How Many Deaths Has The COVID Vaccine Actually Prevented?

In 2021, according to the U.S. News & World Report, COVID-19 was the third most common cause of death in the U.S., responsible for 415,000 deaths. However, it turns out that this number could have been even larger if not for vaccines. A recent study published in The Lancet Infectious Diseases concluded that nearly 20 million deaths were averted globally from December 2020 to December 2021 because of the vaccines (via Stat).

The first dose of the vaccine was distributed on December 8th, 2020 in England (via CBS News). Within a year, the vaccine had reached over 4.3 billion people throughout various parts of the world. Researchers point out that by December 2021, around 45.5% of the global population had received two doses, while 55.9% had received at least one dose (via WebMD).

This groundbreaking study was unlike prior research as it examined death averted globally from the virus. Lead researcher Oliver Watson of Imperial College London explained to CBS News that the effectiveness of the vaccines "quantify just how much worse the pandemic could have been if we did not have these vaccines."

How did the researchers calculate this number?

To calculate this number, the researchers studied a COVID-19 transmission model in 185 different countries (per CBS News). They took into consideration what we now know about the virus and vaccines, and subtracted the number of estimated COVID-19 deaths in the observed scenario from the number of estimated COVID-19 deaths if no vaccines were available (via Stat).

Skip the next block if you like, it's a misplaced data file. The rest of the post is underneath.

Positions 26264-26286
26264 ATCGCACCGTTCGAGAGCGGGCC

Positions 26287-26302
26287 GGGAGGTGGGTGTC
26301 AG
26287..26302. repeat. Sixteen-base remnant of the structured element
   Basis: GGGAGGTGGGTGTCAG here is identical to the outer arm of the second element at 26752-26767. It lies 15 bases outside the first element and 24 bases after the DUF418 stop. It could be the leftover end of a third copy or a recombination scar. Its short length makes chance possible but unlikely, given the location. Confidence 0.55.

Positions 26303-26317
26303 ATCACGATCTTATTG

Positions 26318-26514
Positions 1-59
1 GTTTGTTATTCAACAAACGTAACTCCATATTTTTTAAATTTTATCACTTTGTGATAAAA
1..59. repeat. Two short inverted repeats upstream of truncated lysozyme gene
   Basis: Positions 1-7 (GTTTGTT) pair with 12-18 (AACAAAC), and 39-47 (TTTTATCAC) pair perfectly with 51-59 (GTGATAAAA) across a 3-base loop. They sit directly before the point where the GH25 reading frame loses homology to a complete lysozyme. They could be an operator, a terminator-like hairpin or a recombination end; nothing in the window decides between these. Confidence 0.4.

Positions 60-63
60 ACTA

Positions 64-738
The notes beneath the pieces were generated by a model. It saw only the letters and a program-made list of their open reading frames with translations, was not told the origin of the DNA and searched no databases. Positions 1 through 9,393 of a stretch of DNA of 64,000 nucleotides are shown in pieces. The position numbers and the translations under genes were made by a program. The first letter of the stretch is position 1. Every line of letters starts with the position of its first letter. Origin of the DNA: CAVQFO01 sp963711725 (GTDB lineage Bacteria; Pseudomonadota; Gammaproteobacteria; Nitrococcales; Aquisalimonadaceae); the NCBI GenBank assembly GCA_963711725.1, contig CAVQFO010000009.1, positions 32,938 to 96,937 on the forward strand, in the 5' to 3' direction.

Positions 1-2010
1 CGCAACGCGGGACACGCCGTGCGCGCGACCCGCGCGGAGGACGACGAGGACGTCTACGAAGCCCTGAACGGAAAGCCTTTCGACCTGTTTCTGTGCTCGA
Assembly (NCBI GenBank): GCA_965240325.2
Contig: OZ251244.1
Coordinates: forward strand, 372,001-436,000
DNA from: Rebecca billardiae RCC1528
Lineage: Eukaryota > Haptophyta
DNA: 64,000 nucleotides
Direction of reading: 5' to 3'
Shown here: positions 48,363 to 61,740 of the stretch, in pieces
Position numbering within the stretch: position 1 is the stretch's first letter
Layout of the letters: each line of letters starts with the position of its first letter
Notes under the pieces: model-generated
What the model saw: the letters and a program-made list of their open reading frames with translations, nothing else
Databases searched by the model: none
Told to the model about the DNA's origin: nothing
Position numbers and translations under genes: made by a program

Per CBS News, the findings estimated that vaccines prevented 1.9 million deaths in the U.S, 4.2 million in India, 1 million in Brazil, and 507,000 in the United Kingdom. The total number of deaths prevented was between 14.4 and 19.8 million globally, depending on whether the researchers focused on overall excess mortality or solely on officially reported COVID-19 deaths. Watson tells Stat, "We knew it was going to be a large number, but I did not think it would be as high as 20 million deaths during just the first year."

However, Forbes shares that around 600,000 additional lives could have been saved if every country was able to vaccinate at least 40% of its population, which was the World Health Organization's vaccination goal. One of the biggest problems countries had when trying to reach this goal was the cost of the vaccine agreements. Wealthier countries could afford higher vaccine purchasing agreements, while lower-income countries could not, per WebMD. Limitations of the study include the timing of new variants, limited access to data, and how vaccine types or proportions played a role.